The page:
Lease in the Shire

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It began with the existence of the great rental listings. Upon many rolling seasons, our dedicated scholar, SUP Girl, evolved great powers. Rich in the wizardry powers of observation, reader of play and the ultimate. The power of intuition. Complete trust in gut. The gatekeeper of property was born. You shall not pass! Go back to the shadow!

SUP Girl has become the all seeing eye to her Landlords. Sworn to protect their best interests. To be thorough and diligent. Fair yet tough and not a soft touch. By no means average.

Before departing on your journey to find a new home to lease in the Shire, may she bestow some wisdom on you. Wisdom of perils to avoid on your quest. Wisdom of little things to bring you success.

D WORD – Refrain from using the ‘D’ word. And that is ‘desperate’. In a 2.5% vacancy rental market of hundreds of available properties, one should not genuinely be in a ‘desperate’ position. Alarm bells are ringing. Even if you are, please, don’t say it.

APPROACH – Present yourself well. Bring positive energy. Head held high. Shoulders are back. A glint in your eye and a smile.

RENT – Have a minimum of 2 x weeks rent ready to pay upon being successful.

BOND – Ensure you also have your bond ready to pay. On most occasions, the amount required will be equivalent to 4 x weeks rent, however, there may be instances where a Landlord may request a greater amount of bond if the weekly rent exceeds $350. You can read the legislation here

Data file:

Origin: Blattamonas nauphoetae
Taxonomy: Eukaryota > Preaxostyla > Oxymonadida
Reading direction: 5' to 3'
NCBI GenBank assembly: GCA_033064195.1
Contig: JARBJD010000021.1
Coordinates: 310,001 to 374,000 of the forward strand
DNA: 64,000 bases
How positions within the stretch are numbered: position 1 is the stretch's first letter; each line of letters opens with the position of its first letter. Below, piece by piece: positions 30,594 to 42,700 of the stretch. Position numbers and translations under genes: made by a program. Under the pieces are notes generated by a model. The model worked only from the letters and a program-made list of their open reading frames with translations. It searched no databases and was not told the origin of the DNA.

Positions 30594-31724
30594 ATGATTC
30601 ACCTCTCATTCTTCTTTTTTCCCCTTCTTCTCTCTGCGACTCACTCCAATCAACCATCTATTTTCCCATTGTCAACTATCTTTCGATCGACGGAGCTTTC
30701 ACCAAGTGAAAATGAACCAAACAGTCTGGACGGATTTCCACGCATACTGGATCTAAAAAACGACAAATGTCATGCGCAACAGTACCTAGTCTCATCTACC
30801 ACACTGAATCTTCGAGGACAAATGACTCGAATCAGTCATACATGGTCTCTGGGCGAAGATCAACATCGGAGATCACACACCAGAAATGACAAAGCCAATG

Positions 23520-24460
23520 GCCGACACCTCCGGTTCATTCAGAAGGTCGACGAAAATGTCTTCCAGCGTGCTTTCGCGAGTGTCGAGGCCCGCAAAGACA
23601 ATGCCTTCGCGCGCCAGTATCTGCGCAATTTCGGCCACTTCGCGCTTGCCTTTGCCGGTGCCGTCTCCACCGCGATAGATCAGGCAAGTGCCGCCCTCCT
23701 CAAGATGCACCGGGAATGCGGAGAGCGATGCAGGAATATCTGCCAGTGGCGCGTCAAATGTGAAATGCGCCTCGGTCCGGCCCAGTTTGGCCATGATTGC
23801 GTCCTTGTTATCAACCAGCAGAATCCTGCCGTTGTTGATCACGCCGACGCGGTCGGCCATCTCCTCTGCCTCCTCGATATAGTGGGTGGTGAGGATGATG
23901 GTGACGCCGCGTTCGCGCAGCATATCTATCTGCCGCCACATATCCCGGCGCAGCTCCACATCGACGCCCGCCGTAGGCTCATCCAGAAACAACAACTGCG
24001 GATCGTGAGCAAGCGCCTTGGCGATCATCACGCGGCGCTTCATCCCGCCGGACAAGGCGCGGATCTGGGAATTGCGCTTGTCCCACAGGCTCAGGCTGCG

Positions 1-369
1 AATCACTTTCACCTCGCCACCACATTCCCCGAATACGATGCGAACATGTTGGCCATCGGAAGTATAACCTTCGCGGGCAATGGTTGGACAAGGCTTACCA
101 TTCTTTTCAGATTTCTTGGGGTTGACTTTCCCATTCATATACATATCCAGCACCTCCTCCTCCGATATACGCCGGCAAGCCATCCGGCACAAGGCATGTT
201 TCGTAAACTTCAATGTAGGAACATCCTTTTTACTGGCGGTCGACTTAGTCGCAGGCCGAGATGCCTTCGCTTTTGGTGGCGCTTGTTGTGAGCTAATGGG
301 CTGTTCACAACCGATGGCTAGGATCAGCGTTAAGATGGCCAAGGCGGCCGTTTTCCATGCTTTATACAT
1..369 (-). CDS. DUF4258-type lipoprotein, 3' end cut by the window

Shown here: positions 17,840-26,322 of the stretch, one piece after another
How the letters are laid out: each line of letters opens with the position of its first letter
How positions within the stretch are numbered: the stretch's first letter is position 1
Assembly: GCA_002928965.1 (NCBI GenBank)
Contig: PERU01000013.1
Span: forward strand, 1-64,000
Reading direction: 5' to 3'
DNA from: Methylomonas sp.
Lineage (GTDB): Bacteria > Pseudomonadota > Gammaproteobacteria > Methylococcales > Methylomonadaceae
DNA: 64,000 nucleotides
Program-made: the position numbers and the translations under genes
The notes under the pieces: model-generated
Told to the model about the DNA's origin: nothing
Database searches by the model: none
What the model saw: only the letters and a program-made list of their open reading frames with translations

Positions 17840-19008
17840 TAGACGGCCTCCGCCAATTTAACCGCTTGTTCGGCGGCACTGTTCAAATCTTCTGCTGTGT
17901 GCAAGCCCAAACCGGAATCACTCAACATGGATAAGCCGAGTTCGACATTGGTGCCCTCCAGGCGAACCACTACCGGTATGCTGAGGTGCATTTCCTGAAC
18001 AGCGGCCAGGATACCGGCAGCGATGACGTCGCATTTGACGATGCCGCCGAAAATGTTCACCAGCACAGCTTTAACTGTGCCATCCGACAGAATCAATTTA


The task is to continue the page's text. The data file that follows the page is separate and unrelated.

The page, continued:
HISTORY – Ask any previous and/or current Landlords/Agents for a written reference of your tenancy conduct and/or copy of payment ledger to add to your application.

REFEREES – Speak with your referees, get their best contact details to add to your application and confirm their willingness to participate promptly in your application process.

INSPECTIONS – If you make a time to inspect a property, be there. If your plans change and you cannot make it to the appointment, be courteous and let the Owner/Agent know with as much notice as possible beforehand. ‘No shows’ are incredibly frustrating and are an unproductive use of time. And if you’re bringing the kids, please remember to keep all hands away from the occupant’s belongings.

WRITE A LETTER – It is advantageous to write a letter to your prospective Landlord. Create an opportunity to explain your situation and how their property will suit your needs and what you hope to achieve. This will enhance your application to be more personal, while reflecting your overall position. Don’t write a novel, rather, keep it brief and to the point.

RENT PAYMENTS – Commit to paying your rent via automatic direct banking payments to avoid rent arrears.

APPLICATION – Accurately complete the application form including all relevant information requested.

PETS – Be honest. If you have them, include them on your application. Type, breed, age, if de-sexed and council registered. Quite often Landlords/Agents find out if you’ve concealed ownership of pets. To avoid any issues, be upfront. Consider including a pet portrait with your application. Remind your pet to say ‘cheese!’ for the Frodo. Ohh, sorry, I meant photo.

EDUCATION – Keep yourself informed of your RIGHTS and RESPONSIBILITIES here

VIDEO – Do not walk through someone else’s home recording video during an inspection. Such action is a highly inappropriate invasion of privacy to the current occupant and is strictly forbidden at our inspections. Big no no and yes we’ve caught (and stopped) people trying to do it.

PARKING – Wherever possible, don’t park your car in the driveway of a property you’re inspecting. Park on the street and walk in.

Consider that during an inspection, the process to successfully get past the gate keeper has already begun. Good luck!

“Pay heed to the tales of old wives. It may well be that they alone keep in memory what it was once needful for the wise to know.”
― J.R.R. TolkienThe Lord of the Rings


The keeper of many gates,

Jaylee aka SUP Girl